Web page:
Airline bookings start to tumble again as coronavirus cases spike

Near-term bookings at United’s hub in Newark were only 16% of 2019 bookings through July 1. Just a couple weeks earlier, United’s bookings were down “only” 33% from the year earlier in the day. Although United would not release the details of the briefing being given to its employees this week, it confirmed the reality detailed in the Journal’s report.

Delta Air Lines (DAL) confirmed to CNN that its booking trends in the New York area are similar to United’s, though it did not release statistics.

Other airlines are not commenting on the bookings. But other airlines’ bookings are likely also falling as Covid-19 cases increase, said Philip Baggaley, chief credit analyst for air companies at Standard & Poor’s.

“It certainly could be a jagged recovery,” that he said. “The initial surge in bookings, there was probably some pent-up demand inside. There’s without doubt that the increase in [Covid-19] cases and quarantines throws a monkey wrench engrossed.”

He said travel to the New York area, as well as Florida, Texas and Arizona will be specially hard hit.

“There’s so much uncertainty about the virus and that’s feeding people’s fears and perceptions about the safety of travel,” that he said. “A second wave was always a downside risk for the overall economy and the airlines in particular.”
United was one of five airlines, alongside Delta, Southwest (LUV), Alaska (ALK) and JetBlue (JBLU), to make application for a new round of loans available to them beneath the CARES Act, the Treasury Department announced Tuesday. American Airlines (AAL), the nation’s largest airline, plus some smaller carriers applied for the loans a week ago.

The air companies already received $25 billion in the help of the first the main act. This new round of loans could find yourself totaling yet another $25 billion. The air companies have until September 30 to decide to close on the brand new loans. Delta, Southwest and United said Tuesday they’ve yet to make a firm decision on whether they will require the additional federal help. Baggaley predicted some airlines wont take the excess loans.

“No one has ruled it out certainly,” he said.

Recent signs of returning demand

The news comes right after TSA screened 3.4 million people during the five days from Thursday through Monday round the holiday week-end. That was only 29% of the amount screened through the same days last year, but it’s a big increase from the couple months ago. TSA screened only 3.3 million people at airports in all of April — less than 5% of its April 2019 screenings.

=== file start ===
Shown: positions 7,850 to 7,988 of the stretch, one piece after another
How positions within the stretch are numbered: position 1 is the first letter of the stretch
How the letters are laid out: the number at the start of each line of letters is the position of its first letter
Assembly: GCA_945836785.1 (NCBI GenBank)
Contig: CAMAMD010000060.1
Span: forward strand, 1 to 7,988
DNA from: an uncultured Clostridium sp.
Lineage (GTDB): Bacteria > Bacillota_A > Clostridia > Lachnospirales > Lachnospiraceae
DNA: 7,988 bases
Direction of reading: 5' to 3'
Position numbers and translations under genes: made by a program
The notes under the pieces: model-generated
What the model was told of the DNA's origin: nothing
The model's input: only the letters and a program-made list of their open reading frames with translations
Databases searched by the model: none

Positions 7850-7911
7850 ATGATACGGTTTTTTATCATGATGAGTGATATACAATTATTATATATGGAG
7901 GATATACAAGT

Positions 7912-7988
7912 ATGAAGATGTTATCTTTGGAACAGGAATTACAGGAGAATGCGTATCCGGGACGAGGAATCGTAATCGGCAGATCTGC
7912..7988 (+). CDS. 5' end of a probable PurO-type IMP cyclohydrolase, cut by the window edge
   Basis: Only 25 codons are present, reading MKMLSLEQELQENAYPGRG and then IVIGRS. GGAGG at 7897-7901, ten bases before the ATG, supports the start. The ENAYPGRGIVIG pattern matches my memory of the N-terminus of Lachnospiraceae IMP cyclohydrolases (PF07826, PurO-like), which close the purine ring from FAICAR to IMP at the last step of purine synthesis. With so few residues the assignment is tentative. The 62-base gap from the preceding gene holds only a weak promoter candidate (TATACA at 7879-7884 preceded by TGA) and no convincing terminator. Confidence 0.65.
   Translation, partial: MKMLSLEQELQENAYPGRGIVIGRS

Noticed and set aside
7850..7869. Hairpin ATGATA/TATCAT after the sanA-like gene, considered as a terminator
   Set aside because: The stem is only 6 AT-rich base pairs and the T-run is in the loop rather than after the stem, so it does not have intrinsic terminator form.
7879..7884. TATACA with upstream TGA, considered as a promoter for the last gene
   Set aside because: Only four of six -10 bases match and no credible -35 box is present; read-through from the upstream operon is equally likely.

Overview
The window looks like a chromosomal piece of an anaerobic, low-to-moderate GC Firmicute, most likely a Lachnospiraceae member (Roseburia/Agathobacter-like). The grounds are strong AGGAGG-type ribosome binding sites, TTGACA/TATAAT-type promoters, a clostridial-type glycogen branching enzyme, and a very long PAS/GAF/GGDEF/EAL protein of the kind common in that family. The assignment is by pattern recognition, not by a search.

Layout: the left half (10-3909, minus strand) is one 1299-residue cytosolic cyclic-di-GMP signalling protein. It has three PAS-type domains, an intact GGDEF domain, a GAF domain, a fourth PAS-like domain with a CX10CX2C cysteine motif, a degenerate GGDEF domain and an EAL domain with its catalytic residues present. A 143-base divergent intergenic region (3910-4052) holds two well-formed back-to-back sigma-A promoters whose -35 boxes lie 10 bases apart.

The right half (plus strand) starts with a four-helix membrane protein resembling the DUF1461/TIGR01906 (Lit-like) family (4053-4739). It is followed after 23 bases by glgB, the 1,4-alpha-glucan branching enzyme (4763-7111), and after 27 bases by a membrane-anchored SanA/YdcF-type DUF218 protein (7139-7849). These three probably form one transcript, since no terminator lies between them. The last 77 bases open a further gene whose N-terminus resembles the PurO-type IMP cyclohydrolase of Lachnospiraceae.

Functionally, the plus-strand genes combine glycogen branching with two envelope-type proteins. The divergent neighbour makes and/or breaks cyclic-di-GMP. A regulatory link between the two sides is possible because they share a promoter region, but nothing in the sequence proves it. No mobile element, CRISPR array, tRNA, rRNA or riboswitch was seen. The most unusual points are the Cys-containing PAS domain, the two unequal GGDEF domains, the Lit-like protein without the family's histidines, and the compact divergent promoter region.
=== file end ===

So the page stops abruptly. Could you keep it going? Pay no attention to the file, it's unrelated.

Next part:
United and other air companies have been adding flights for the remainder of the summer to try to accommodate the increased demand for summer travel. American announced that as of last Wednesday it would start selling the center seats that it had kept open to help maintain social distancing between passengers.

But with the surge in Covid-19 cases and signs of a drop in bookings, air companies that added flights could have gotten in front of themselves. They could soon be flying mostly empty planes and running up losses once again.

Airlines for America reports that 39% of the planes in the US air companies fleets remain grounded plus they are operating only 46% of these normal flights. Earlier this spring more than half the planes were grounded and schedules have been cut by 70% to 80%.

The airlines have not given up on cost cutting efforts. They are providing early retirement packages and voluntary buyouts as they attempt to cut their workers. The air companies all believe it will take years for travel to recover to 2019 levels and they will need to all become much smaller as an effect.

United will undoubtedly be sending notices of potential layoffs to employees, the Journal reports. Airlines aren’t allowed to have involuntary job cuts until October 1 under terms of the federal aid they received.

Scott Kirby, the brand new CEO of United, told company shareholders in June that he hoped to have the ability to use voluntary buyouts and retirement, along with new labor relates to airline’s unions, to cut labor costs enough to avoid involuntary layoffs. But so far no labor deals have been reached.

— CNN’s Gregory Wallace contributed to this report